What makes 2003 so interesting is that we are coming to the end of the birthing of the civic-minded Millennials (b.1981-2003) and the beginning of the birth of a new generation of ‘Adapitives’. The new generation is very similar to the ‘Silent’ generation, b. 1925-1942, the ‘Progressive’ generation, b. 1843-1859, the ‘Compromise’ generation, b. 1767-1791 and the earliest ‘Adaptive’ generation in U.S. history, the ‘Enlightenment’ generation, b. 1648-1673. [viii]

This year, 2003, is of massive social transition.

To understand why, we must first look at the five generational archetypes alive today and what role they play.

In 2003, there are five generations alive. The Millennials, b. 1982-2003, the 13ers (Gen-X), b. 1961-1980  [ix], The Baby Boom, b. 1943-1960, the Silent, b. 1925-1942 the G.I., b. 1901-1924 and finally the Lost, b. 1883-1900, (there were 68,000 people alive over the age of 100 in the 2000 census). [x]

Let’s look at the collective ages of the generations alive today.

Millennials – 0 to 20 (Youth)

Gen-x – 21 to 42 (Rising)

Boomers – 43 to 60 (Midlife)

Silent – 61 to 78 (Elder)

GI – 79 to 101

Lost – 102 to eldest living.

Let’s look at the definitions or the descriptors of the each of the five generations. These definitions are in very broad terms. They try to define the role each generation’s plays. Especially in the coming crisis.

Millennials – Civic, Dominant. Central role is Dependence (growing, learning, accepting, protection and nurture, avoiding, harm, acquiring, values).

Gen-x – Reactive, Recessive. Central role is Activity (working, starting families, and livelihoods, serving institutions, testing values).

Boomers – Idealist Dominant. Central role is Leadership (parenting, teaching, directing institutions, using values).

Silent – Adaptive, Recessive. Central role is Stewardship (supervising, mentoring, channeling endowments, passing on values.

GI – Civic, Dominant. (Strauss and Howe do not elaborate on the ages reached after 87.)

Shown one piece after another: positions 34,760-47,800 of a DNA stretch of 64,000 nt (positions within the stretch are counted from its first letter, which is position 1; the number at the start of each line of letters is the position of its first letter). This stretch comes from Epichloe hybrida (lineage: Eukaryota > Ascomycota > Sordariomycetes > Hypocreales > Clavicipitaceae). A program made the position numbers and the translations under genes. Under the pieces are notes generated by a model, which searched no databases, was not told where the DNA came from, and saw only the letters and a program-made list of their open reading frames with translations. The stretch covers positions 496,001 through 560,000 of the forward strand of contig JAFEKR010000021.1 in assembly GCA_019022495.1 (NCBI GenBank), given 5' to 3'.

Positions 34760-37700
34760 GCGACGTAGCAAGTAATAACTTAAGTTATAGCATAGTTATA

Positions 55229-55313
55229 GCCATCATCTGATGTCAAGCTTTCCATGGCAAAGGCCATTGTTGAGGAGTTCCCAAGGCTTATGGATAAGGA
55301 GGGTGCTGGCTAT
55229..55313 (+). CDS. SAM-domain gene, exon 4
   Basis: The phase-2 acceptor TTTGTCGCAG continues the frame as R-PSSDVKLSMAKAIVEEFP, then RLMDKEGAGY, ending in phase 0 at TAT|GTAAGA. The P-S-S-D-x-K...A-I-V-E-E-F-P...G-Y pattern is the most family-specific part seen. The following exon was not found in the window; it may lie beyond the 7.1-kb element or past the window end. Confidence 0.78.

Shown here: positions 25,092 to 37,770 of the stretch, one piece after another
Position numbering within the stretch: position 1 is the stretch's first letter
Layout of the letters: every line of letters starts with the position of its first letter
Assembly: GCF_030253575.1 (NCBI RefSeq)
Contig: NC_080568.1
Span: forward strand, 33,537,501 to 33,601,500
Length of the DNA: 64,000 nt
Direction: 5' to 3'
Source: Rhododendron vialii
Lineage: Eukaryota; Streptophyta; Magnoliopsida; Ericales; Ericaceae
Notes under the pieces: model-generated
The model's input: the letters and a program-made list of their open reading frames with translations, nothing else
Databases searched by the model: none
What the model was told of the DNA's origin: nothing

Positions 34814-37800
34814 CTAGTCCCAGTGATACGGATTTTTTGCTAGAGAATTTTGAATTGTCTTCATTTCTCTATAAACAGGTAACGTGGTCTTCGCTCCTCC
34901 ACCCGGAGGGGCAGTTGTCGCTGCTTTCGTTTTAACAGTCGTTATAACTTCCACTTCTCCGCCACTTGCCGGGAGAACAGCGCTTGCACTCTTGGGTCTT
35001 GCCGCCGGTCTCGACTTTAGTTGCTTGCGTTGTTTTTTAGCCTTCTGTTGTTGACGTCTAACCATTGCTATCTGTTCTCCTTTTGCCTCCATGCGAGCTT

Lost – Reactive, Recessive. (Strauss and Howe do not elaborate on the ages reached after 87.)

Now lets take a look at some other eras in American history that mirror the time we are in at this moment, in 2003. Strauss and Howe define these eras as generational constellations. 1924, 1855, 1766 and 1664.[xi]

(For further reading on the Civil War era check the footnote. That era interrupted an entire generation. [xii])

“At all four of these moments, Americans perceived their social life to be fragmenting into centrifugal and uncontrollable wildness.” [xiii]

The above statement refers to the years, 1924, 1855, 1766,1664 and now, 2003. That quote was written in 1990. I find it amazingly accurate pertaining to the mood of the nation at this precise moment in time. Furthermore, “Looking up, 13ers will sense among the older generation an utter impracticality, an inability to see the world for what it really is.” [xiv]

As a 13er, I can state unequivocally, that statement is true. 13er’s love reality. This is one reason reality shows are so big. There core viewer is the 13er’s (Gen-X). (To read more about Gen-X, see page 313 in Generations. It’s very accurate)

This brings us to 2003.

Strauss and Howe wrote an article about the coming crisis that can be read here, http://www.lcourse.com/media/commentary/011029.html . It was written about the events of September 11th, 2001. However, I do not believe that was the crisis that Strauss and Howe were predicting in the book Generations. In Generations, they state that the crisis should take place somewhere closer to 2020.

Their research shows, with great accuracy, that these things can be predicted. I think this last year has told us that although 9/11 was tragic and changed ten’s of thousands of people’s lives; it was not similar to the past crisis’ that occurred at a secular crisis. (Please excuse the callous way this is written. I mean no disrespect to those directly affected by 9/11.) 

If you read the web page I pasted in above, you will see that things are not panning out the way ‘society is supposed to behave’ during a secular crisis. As we were all gung ho to kick the Taliban’s butt after 9-11, the mood has decisively changed as Iraq entered the picture. We are not coalescing like we should. This tells me that, unfortunately, 9/11 was not the worst to come.

Moreover, when I read the newspapers from 1923-24, I see similar things in society that are taking place today. Issues like immigration (congress practically closed the borders), and self-help (Carnegie and Peale) were at the forefront of society.  Society demanded we take away civil liberties, like booze. Today we are taking away those liberties via the ‘Patriot Act’, etc. There were scandals on Wall Street that took place in 1921-22. Over the last three years we have also seen our stock market cycle mirror 1920, 21 and 22. The S&P rubber & tire index fell about 70% and the S&P automobile index fell 70% (their NASDAQ). General Motors fell 75% (our Microsoft, Cisco and Oracle) . (For more on these statistics, visit www.hsdent.com )